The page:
Supporting non-profits while hacking: Our gig at the Knowbility OpenAIR Hackathon
Recently, four members of our Cloud DNS Team got the chance to help a San Antonio non-profit (the Food Policy Council of SA) while participating in the annual OpenAIR hackathon using some of our Rackspace volunteer hours.
Our team came in 4th place out of 15 teams. The first three places advanced to the finals. The advancing teams had about three weeks to improve on their websites for the final round of judging. The grand prize was given at SXSW in March 2014 and the winning team received passes to SXSW 2015.
What is OpenAIR?
OpenAIR is an Accessibility Internet Rally contest through which web designers and developers build accessible websites for non-profit organizations. Knowbility is the non-profit organization that organizes the annual OpenAIR hackathon. Part of Knowbility's mission is to improve technology access for millions of youth and adults with disabilities all over the world.
Prior to this engagement, I had never thought about the need for the wider accessibility and usability of websites. I have come away with a great degree of appreciation for the needs of users of the Internet who use assistive technologies in order to consume the same information that most of us so easily access. Even the choice of colors (background/foreground) and fonts, can profoundly affect the accessibility and usability of a site; color choices should also be made to accommodate assistive technologies.
I also came face-to-face with the shameful fact about how easy it is to ignore the needs of this segment of Internet users and just develop for the mainstream. The additional work it takes to make websites accessible and usable to users who need assistive technologies is well worth it and should be part of every web developer's goals. Making websites accessible has tremendous impact in all walks of life including education.
There are guidelines, standards, documented best practices and tools to help developers build and test accessible websites. One such guideline is the WCAG (Web Content Accessibility Guidelines) 2.0 standards. WAVE is one of many online tools out there that can check you website for accessibility.
How does OpenAIR work?
The way things work for the OpenAIR Hackathon is that Knowbility lines up a number of non-profit organizations who need websites developed or need their websites upgraded and with the goal of making the websites accessible. Knowbility, through the OpenAIR Hackathon, matches such non-profit organizations with Hackathon participants (Teams) and announces these pairings at a Kickoff event. Knowbility also makes available a mentor for each development team and the non-profit they are paired up with.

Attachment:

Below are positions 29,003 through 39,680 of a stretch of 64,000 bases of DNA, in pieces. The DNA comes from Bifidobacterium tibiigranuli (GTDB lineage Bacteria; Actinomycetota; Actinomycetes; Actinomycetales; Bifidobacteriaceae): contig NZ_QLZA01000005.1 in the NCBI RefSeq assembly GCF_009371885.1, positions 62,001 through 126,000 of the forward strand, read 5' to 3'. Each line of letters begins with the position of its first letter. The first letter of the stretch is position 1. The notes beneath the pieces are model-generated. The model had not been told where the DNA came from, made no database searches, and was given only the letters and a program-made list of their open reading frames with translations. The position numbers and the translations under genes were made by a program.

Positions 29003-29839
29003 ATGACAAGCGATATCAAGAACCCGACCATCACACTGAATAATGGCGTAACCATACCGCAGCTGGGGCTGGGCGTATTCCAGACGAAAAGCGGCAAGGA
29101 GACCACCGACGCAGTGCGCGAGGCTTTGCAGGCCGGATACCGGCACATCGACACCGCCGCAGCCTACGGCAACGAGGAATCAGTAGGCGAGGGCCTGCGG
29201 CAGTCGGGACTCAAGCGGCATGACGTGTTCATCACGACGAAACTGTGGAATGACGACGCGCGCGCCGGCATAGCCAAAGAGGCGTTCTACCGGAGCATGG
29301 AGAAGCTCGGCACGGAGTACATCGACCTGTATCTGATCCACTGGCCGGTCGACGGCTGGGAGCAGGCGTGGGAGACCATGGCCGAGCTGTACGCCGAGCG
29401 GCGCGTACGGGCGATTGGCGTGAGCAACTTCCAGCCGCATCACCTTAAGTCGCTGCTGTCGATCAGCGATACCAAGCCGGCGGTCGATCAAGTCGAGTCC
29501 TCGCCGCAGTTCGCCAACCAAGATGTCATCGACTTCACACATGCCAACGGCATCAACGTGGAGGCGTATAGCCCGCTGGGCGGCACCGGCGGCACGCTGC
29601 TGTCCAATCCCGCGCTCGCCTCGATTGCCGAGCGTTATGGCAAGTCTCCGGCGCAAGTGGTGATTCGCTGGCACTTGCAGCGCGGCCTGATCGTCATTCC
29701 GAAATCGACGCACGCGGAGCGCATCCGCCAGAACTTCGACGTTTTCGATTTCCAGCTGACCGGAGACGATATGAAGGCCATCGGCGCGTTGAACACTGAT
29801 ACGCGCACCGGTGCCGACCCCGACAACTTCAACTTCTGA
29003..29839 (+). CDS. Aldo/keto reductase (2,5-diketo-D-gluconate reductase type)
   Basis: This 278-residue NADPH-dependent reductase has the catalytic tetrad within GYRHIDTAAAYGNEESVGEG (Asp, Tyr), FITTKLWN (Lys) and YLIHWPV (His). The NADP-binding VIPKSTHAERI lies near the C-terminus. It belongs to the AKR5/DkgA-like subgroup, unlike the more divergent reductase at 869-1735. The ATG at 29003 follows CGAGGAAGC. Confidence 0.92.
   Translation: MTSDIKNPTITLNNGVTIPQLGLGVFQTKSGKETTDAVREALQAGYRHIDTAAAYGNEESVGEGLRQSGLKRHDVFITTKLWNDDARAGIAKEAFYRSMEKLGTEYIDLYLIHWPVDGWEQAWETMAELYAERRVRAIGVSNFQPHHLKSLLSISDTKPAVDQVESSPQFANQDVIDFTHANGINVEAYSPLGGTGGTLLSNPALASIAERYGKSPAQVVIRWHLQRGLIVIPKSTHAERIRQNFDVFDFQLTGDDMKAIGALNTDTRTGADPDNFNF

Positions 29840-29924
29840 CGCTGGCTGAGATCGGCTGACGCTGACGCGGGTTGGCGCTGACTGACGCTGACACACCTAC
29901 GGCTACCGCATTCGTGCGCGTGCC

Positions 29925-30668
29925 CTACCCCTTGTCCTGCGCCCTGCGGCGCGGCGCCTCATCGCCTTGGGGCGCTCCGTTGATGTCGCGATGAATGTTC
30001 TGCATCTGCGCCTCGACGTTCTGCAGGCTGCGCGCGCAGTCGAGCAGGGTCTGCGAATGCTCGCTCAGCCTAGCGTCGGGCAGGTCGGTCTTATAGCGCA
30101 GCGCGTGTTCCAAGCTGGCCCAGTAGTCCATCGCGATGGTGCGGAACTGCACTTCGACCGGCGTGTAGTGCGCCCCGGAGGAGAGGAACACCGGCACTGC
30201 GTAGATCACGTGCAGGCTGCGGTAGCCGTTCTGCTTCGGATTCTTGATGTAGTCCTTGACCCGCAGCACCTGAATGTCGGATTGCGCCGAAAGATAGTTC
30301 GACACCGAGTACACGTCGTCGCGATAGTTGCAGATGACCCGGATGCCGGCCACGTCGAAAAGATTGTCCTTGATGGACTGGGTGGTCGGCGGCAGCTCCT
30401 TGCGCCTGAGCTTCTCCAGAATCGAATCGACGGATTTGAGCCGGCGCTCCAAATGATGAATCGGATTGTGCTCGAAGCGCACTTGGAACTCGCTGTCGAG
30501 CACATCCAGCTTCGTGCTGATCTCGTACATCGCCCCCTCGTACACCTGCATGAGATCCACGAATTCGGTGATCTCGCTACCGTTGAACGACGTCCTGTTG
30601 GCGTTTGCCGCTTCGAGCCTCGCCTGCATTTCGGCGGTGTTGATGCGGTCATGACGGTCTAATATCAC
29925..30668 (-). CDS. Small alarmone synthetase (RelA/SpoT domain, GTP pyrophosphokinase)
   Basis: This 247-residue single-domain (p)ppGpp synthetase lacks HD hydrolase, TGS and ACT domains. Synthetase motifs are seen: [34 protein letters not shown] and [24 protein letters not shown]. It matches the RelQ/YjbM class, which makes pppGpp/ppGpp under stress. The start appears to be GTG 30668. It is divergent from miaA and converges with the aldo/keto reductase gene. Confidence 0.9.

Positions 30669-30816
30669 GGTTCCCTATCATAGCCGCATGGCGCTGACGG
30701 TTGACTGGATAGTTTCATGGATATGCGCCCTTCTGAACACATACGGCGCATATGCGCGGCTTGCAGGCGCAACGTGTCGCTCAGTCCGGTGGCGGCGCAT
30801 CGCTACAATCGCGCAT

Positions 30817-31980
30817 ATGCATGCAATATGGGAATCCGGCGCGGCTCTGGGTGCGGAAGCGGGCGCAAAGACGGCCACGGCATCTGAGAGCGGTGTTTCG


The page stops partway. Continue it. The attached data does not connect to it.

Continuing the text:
Excellent training is available
MicroAssist, one of the sponsoring corporations, provides necessary training (over a period of about 4 weeks) to developers on how to develop accessible websites before the hackathon takes place. Some of the training topics include: Responsive Design and Accessibility; HTML5 & WAI-ARIA Forms with jQuery Validation; Accessible Forms; and Accessibiity Testing
Judging is by superb experts in the field
Judging of the websites takes place over about three weeks after the submission deadline of the websites. The judges for OpenAIR include accessibility and usability experts from all areas of expertise. They judge the Accessibility, Usability, and overall Quality of the website and is mostly based on sections of the WCAG (Web Content Accessibility Guidelines) 2.0 standards. A Judging form (based on WCAG 2.0) is also provided to the teams ahead of time to guide teams on where to focus their efforts.
Here is video from the first round awards event that was held in the Austin Texas Google office.
OpenAIR gets more exciting going forward
OpenAIR is going to get even more exciting and international going forward. This past Fall, there were a couple of teams that were either completely based outside the US or that had team members based outside the US. OpenAIR organizers are planning to make it an International competition. Why not? This is all about Accessibility of the Internet!
How to get involved
Participating in such a contest while providing much needed services to a non-profit organization was very satisfying to me. I had no previous experience of production UI web development so I learned a lot through the training and from my Rackspace teammates. I would do this again!
Hope you can participate sometime and contribute to making the web more accessible. For more information, check the OpenAIR site: